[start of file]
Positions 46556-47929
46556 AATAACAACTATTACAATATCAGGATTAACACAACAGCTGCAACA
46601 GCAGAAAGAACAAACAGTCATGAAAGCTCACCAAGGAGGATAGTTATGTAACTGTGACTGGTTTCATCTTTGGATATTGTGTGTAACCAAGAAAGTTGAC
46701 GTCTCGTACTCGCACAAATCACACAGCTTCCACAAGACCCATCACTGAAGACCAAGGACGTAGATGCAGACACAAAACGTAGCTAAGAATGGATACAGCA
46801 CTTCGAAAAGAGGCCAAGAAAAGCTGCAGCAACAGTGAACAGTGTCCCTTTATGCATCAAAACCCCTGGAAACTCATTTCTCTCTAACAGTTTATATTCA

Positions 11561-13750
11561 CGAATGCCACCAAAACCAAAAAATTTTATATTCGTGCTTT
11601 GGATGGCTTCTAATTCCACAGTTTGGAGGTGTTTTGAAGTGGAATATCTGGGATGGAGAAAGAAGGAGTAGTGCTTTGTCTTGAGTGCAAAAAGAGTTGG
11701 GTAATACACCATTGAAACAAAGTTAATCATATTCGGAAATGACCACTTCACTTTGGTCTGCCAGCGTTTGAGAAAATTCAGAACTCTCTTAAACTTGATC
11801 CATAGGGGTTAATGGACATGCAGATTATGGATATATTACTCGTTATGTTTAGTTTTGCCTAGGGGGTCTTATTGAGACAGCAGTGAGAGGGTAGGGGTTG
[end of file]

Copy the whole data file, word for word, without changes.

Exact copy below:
Positions 46556-47929
46556 AATAACAACTATTACAATATCAGGATTAACACAACAGCTGCAACA
46601 GCAGAAAGAACAAACAGTCATGAAAGCTCACCAAGGAGGATAGTTATGTAACTGTGACTGGTTTCATCTTTGGATATTGTGTGTAACCAAGAAAGTTGAC
46701 GTCTCGTACTCGCACAAATCACACAGCTTCCACAAGACCCATCACTGAAGACCAAGGACGTAGATGCAGACACAAAACGTAGCTAAGAATGGATACAGCA
46801 CTTCGAAAAGAGGCCAAGAAAAGCTGCAGCAACAGTGAACAGTGTCCCTTTATGCATCAAAACCCCTGGAAACTCATTTCTCTCTAACAGTTTATATTCA

Positions 11561-13750
11561 CGAATGCCACCAAAACCAAAAAATTTTATATTCGTGCTTT
11601 GGATGGCTTCTAATTCCACAGTTTGGAGGTGTTTTGAAGTGGAATATCTGGGATGGAGAAAGAAGGAGTAGTGCTTTGTCTTGAGTGCAAAAAGAGTTGG
11701 GTAATACACCATTGAAACAAAGTTAATCATATTCGGAAATGACCACTTCACTTTGGTCTGCCAGCGTTTGAGAAAATTCAGAACTCTCTTAAACTTGATC
11801 CATAGGGGTTAATGGACATGCAGATTATGGATATATTACTCGTTATGTTTAGTTTTGCCTAGGGGGTCTTATTGAGACAGCAGTGAGAGGGTAGGGGTTG